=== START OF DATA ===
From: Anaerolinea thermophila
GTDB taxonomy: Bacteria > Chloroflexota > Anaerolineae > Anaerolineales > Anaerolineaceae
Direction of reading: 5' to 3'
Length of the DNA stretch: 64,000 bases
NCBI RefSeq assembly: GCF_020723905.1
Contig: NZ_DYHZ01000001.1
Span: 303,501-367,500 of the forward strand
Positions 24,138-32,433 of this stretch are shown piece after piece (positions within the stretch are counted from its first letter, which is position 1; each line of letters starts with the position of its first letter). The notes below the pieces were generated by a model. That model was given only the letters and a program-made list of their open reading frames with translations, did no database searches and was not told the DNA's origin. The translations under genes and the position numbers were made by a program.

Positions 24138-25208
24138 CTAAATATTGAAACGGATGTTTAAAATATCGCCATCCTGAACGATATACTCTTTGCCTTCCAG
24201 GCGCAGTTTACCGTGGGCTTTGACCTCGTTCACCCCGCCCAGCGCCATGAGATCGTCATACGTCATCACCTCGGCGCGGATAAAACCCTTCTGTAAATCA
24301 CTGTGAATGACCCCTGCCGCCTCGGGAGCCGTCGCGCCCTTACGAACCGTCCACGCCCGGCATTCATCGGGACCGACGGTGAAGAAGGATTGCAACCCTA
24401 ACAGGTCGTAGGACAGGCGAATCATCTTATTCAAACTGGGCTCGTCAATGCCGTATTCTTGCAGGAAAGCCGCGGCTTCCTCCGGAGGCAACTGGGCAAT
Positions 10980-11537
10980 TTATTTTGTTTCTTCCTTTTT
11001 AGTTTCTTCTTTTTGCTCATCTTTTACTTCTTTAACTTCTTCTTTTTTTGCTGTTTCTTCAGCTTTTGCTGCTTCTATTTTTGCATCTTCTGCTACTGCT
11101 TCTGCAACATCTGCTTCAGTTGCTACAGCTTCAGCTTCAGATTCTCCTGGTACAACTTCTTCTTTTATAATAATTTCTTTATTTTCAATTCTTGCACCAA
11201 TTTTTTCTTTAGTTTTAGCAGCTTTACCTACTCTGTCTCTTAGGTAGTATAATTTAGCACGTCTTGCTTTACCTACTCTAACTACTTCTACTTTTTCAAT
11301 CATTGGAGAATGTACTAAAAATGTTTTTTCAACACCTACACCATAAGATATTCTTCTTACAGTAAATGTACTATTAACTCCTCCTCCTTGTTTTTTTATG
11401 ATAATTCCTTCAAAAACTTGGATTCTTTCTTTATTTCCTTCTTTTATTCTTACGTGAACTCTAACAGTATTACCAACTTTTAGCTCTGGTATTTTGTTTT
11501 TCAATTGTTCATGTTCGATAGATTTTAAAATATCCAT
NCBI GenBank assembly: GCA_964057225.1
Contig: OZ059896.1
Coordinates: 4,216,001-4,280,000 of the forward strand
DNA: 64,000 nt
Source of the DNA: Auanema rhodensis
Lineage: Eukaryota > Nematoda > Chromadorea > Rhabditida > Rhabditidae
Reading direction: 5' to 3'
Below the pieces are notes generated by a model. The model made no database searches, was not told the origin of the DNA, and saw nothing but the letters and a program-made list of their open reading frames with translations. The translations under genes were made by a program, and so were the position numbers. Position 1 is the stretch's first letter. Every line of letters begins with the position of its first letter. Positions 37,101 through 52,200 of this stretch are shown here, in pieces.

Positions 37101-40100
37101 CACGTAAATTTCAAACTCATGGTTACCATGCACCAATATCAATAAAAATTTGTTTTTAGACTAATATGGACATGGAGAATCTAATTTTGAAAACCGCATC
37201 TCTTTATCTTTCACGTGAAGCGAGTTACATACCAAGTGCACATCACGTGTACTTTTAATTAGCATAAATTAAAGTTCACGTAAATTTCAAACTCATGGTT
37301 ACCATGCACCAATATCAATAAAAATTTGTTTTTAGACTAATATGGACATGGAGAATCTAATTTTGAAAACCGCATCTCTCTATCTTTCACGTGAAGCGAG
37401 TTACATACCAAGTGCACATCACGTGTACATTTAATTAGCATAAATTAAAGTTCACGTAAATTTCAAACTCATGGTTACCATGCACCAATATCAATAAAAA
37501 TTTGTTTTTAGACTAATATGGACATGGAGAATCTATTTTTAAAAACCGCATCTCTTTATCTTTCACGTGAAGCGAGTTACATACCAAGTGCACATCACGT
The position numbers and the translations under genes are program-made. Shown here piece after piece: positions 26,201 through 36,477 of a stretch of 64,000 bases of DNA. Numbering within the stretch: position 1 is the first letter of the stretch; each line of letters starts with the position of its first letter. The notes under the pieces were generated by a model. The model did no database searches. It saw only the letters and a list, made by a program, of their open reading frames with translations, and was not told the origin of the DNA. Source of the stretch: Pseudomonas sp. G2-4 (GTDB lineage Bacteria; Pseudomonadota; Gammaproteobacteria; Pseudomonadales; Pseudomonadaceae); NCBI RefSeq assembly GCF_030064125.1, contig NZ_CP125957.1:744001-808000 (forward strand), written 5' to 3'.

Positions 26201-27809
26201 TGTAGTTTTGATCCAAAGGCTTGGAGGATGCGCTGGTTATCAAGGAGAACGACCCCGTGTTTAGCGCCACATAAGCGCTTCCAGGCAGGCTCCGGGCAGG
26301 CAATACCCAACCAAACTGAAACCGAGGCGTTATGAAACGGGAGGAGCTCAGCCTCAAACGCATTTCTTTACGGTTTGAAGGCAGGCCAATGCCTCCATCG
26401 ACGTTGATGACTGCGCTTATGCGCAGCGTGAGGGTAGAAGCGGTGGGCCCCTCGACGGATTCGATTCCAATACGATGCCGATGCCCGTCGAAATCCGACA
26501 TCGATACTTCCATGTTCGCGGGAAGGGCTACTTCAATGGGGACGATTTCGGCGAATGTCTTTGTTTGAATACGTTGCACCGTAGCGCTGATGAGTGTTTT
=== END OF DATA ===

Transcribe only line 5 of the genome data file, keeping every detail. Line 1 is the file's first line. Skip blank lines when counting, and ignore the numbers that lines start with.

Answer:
NCBI RefSeq assembly: GCF_020723905.1